Last year, as Joel Dahmen looked back on his PGA Tour season, he laid out an alternate path for himself — one he thinks he would have taken were it not for a cancer diagnosis.
“If I didn’t have cancer, I’d be a washed-up driving range pro telling people how good I used to be,” he told the AP at TPC Boston. “I would be in my little town as an assistant pro. Everyone would love me. I’d do well in (PGA) section stuff and I’d drink too much. I’d be a woulda-coulda-shoulda guy. I’d be telling people for 50 years how good I was.”
Dahmen has hung onto that perspective. On Friday, as he surged near the lead at the Wells Fargo Championship, he was asked about pressure, and how he deals with it.
“I’ve been through life and death,” he said. “This is not it. I mean, sometimes I probably act like it out there and have to remind myself, but I’ve been through so much more. I mean, I’m a kid from Clarkson, Washington, who’s on the PGA Tour. That just doesn’t happen.”
Dahmen grew up in a small town in remote eastern Washington, just miles from the Idaho border. He was a talented young golfer, but tragedy struck once he hit high school. His junior year, his mother died of pancreatic cancer. Shortly thereafter, his brother was diagnosed with testicular cancer.
In 2011, Dahmen got a diagnosis of his own: he had testicular cancer, too. He underwent surgery and chemotherapy. He overcame the cancer, and gained perspective — though that hardly meant golf got easy. Dahmen lasted just a year at the University of Washington before dropping out and grinding out a pro career on PGA Tour Canada. He wasn’t sure if he would ever progress further.
“There’s always doubts,” he said Friday, looking back. “I had a tough, I guess it was the winter of ’13-’14 before I played well that summer. I missed Q-School again at second stage, was pretty bummed out. Didn’t play golf for about a month and a half, bought a dog and then that whole story. My now-wife gave me $200 to go get a lesson and it kind of kick-started my ’14 and now the rest of my career.”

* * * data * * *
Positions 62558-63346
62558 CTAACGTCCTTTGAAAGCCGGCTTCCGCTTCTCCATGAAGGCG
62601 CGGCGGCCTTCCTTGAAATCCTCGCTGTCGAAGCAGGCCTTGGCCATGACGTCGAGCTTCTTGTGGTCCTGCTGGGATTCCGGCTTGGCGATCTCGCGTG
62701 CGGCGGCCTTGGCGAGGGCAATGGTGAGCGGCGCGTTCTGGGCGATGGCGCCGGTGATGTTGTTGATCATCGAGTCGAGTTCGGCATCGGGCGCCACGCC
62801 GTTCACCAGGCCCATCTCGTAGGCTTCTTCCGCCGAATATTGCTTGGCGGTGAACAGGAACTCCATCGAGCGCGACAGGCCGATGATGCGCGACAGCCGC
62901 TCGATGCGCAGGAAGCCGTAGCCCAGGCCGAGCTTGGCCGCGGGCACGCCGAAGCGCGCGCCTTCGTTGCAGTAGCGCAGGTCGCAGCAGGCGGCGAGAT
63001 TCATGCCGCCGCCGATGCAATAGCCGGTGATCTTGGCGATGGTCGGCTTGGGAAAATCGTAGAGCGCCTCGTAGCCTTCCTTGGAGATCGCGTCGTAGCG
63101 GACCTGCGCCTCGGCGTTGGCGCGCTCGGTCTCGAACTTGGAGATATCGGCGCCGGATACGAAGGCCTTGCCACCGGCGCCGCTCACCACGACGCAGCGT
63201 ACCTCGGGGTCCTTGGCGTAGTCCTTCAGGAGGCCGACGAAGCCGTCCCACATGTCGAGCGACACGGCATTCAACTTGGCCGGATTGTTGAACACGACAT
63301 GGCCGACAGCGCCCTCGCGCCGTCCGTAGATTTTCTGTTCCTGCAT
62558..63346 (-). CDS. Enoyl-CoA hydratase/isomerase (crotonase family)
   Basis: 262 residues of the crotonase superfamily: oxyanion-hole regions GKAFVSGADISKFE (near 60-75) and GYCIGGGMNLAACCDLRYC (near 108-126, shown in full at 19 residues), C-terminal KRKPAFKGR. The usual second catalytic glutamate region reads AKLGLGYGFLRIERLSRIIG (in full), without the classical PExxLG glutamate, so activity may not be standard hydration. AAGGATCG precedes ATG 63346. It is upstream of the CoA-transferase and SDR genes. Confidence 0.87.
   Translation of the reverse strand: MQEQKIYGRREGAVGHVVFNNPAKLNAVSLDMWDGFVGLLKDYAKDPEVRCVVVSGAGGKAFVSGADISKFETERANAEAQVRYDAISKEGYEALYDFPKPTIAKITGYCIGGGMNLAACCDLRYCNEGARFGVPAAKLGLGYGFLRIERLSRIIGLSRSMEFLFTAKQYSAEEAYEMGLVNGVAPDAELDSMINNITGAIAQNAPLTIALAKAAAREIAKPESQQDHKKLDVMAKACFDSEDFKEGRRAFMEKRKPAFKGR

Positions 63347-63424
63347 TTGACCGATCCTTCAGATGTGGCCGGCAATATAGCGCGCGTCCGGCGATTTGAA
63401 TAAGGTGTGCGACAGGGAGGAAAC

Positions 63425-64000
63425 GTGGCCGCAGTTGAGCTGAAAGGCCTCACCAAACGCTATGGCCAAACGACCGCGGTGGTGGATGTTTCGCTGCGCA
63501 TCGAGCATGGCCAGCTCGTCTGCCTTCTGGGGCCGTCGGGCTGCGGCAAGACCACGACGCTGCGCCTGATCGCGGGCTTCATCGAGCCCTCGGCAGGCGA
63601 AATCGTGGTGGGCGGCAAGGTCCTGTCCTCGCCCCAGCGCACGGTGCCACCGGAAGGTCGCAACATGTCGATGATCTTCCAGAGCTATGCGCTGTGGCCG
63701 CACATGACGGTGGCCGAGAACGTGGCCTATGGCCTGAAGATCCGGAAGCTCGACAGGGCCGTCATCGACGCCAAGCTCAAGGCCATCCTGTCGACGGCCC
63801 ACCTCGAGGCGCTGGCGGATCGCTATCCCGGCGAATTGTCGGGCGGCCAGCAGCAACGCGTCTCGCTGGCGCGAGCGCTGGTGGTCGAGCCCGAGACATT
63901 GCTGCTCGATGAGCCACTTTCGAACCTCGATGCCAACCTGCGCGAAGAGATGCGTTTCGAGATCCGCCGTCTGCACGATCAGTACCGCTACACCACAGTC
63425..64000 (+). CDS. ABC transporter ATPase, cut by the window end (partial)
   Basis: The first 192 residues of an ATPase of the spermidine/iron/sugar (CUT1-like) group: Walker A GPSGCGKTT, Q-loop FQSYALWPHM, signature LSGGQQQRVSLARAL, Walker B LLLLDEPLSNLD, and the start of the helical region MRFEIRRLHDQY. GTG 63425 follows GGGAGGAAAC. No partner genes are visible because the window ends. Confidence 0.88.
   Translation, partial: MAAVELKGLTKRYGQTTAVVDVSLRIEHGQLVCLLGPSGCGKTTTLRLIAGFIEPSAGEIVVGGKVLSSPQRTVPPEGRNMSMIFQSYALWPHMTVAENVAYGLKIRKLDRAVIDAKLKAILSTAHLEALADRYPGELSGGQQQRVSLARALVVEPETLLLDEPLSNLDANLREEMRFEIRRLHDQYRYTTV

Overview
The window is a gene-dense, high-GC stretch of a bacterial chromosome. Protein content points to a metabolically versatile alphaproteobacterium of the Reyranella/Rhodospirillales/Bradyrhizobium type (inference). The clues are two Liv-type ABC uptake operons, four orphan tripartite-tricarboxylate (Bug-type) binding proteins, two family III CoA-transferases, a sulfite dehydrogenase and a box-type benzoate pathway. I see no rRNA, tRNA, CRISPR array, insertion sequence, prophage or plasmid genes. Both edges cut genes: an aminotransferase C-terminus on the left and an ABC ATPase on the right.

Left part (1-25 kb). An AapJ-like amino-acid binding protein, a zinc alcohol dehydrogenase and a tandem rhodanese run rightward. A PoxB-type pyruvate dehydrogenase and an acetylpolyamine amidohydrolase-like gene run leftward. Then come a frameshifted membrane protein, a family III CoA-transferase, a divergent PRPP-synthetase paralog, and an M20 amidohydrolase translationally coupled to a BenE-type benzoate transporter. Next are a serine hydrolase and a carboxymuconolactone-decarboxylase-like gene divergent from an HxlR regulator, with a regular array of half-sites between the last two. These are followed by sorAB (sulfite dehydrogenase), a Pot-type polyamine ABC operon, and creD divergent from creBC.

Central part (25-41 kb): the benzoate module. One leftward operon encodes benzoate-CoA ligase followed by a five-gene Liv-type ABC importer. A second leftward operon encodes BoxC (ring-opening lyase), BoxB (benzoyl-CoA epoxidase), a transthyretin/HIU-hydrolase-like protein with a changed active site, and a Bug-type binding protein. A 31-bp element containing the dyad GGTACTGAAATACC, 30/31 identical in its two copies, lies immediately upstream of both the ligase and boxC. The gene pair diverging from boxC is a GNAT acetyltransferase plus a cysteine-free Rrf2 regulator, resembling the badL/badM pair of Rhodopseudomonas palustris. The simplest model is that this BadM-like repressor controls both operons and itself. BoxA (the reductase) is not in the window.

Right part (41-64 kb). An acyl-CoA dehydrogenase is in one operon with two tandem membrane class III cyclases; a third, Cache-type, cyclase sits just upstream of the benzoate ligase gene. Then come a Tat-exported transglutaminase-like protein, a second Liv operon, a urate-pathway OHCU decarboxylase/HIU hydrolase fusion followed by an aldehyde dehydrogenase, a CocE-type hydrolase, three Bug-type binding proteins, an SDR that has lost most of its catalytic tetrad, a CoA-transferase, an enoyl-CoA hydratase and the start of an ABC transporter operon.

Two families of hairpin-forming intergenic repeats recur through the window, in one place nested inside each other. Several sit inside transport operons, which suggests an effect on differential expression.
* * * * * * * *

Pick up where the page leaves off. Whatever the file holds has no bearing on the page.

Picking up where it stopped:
The rest of his career has looked particularly promising of late. Dahmen has surged up to No. 125 in the world. He qualified for the FedEx Cup playoffs last year. He checked off a bucket list item when he played with Tiger Woods. He became one of the PGA Tour’s more notable personalities, for his look (he frequently sports a bucket hat, and occasionally a full mustache), his sense of humor (like when he made his caddie take the “One Chip Challenge” at TPC Sawgrass) and his straight shooting (evidenced by a cheating accusation he levied at Sung Kang last summer).
More recently, he has added to his career earnings; he made his Players Championship debut — and finished 12th. And he soaked it all in as he went, learning plenty in the process.
“You can only be so nervous, right? It can only get so nerve-wracking, and your hands can only shake so much. Like, 17 tee at the Players, when I don’t know how much money was on the line, but it’s a lot. If you can finish par-par on those two holes under the gun, when it doubles my net worth, that’s some pressure. It doesn’t get much more than that.”
Dahmen will be nervous heading to Saturday’s third round at the Wells Fargo Championship — but he’ll be ready to handle those nerves.
“I love this game, it gives me a great career, a great life. I don’t really care about trophies, to be honest,” he said — though he added an important qualifier, a reminder that he’ll be gunning for the top. “I love competing, but I love money, too.”